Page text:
Comparison of Vector Efficiency of Ixodes scapularis (Acari: Ixodidae) From the Northeast and Upper Midwest of the United States for the Lyme Disease Spirochete Borrelia mayonii

Borrelia mayonii, a recently recognized species within the Borrelia burgdorferi sensu lato complex, has been detected in host-seeking Ixodes scapularis Say ticks and found to be associated with Lyme disease in the Upper Midwest. This spirochete has, to date, not been documented from the Northeast, but we previously demonstrated that I. scapularis ticks originating from Connecticut are capable of serving as a vector of B. mayonii. In this follow-up study, we compared the vector efficiency for B. mayonii (strain MN14-1420) of I. scapularis ticks originating from Minnesota in the Upper Midwest and Connecticut in the Northeast. CD-1 outbred white mice previously infected with B. mayonii via tick bite were exposed to simultaneous feeding by Minnesota and Connecticut larvae contained within separate feeding capsules. We found no difference in the ability of Minnesota and Connecticut larvae to acquire B. mayonii from infected mice and pass spirochetes to the nymphal stage (overall nymphal infection rates of 11.6 and 13.3%, respectively). Moreover, the efficiency of transmission of B. mayonii by single infected nymphs was similar for the Minnesota and Connecticut ticks (33 and 44%, respectively). We conclude that the examined I. scapularis ticks from the Upper Midwest and Northeast did not differ in their efficiency as vectors for B. mayonii.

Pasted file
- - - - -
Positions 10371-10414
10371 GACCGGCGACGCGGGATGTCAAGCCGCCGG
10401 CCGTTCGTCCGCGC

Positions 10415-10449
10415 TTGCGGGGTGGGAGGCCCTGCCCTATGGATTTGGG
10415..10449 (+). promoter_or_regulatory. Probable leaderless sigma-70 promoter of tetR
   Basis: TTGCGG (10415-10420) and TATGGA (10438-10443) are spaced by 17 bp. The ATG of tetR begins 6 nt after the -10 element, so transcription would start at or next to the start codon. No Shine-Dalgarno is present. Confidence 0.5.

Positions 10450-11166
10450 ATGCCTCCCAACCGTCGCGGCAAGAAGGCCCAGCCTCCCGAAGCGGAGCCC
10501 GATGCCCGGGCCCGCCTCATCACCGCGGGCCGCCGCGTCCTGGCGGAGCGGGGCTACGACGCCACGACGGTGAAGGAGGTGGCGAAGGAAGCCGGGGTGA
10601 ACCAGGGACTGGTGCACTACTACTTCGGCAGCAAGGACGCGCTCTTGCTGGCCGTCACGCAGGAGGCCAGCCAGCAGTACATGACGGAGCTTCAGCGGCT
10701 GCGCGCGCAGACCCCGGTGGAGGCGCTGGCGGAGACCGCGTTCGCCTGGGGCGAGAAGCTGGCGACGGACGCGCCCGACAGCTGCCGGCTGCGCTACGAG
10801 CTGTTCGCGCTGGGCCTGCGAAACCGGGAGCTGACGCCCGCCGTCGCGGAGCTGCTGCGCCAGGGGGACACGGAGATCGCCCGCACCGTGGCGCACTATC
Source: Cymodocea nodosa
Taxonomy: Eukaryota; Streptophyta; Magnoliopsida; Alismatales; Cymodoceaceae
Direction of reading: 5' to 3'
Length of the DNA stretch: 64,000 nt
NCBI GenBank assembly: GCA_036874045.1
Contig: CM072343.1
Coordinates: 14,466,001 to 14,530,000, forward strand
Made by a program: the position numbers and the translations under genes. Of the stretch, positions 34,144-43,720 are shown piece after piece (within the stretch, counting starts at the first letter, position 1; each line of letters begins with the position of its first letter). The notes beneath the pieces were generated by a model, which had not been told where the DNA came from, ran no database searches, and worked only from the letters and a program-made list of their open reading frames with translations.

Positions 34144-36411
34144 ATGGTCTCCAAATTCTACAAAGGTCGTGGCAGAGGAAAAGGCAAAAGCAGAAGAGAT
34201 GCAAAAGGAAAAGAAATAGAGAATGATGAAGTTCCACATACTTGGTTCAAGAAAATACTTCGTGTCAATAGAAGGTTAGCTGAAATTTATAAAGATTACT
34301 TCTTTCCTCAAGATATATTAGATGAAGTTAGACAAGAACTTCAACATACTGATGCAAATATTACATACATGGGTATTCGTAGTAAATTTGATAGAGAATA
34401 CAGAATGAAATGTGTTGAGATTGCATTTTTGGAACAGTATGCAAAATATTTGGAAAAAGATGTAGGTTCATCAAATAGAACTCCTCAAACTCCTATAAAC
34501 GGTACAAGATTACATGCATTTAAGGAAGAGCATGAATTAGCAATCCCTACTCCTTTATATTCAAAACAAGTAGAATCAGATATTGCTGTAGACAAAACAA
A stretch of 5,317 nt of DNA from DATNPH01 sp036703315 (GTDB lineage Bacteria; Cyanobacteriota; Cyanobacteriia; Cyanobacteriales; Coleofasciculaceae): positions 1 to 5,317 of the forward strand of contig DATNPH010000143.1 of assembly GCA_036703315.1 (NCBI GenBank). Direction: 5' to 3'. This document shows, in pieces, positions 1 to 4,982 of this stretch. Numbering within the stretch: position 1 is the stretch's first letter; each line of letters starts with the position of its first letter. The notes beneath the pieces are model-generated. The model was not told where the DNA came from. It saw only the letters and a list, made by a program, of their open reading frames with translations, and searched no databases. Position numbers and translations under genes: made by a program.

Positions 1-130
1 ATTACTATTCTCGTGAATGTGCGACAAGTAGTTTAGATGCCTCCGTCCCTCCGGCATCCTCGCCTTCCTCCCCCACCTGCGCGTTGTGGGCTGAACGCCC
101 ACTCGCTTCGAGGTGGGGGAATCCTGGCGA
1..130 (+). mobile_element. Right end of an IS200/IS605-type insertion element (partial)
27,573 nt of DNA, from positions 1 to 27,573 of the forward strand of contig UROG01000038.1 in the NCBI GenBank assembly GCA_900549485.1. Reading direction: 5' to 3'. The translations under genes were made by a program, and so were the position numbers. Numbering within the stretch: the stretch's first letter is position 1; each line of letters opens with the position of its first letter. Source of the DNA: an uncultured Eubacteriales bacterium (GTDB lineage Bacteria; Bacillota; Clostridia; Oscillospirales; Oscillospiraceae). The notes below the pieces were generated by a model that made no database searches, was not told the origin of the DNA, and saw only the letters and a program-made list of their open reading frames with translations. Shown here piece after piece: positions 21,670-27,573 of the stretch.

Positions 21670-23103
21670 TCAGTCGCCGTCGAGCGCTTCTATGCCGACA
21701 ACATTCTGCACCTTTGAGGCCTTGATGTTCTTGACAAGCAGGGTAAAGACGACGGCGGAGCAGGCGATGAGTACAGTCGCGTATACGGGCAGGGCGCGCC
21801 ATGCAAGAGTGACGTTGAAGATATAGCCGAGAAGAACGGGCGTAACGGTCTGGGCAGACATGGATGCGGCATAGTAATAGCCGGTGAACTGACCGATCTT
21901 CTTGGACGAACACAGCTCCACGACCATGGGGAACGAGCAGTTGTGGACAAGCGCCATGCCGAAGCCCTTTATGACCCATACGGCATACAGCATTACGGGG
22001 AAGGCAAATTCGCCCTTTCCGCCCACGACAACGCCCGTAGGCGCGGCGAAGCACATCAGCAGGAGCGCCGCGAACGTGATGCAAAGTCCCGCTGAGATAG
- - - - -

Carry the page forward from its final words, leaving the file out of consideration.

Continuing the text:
Source: Journal of Medical Entomology - Category: Biology Authors: Tags: Short Communication Source Type: research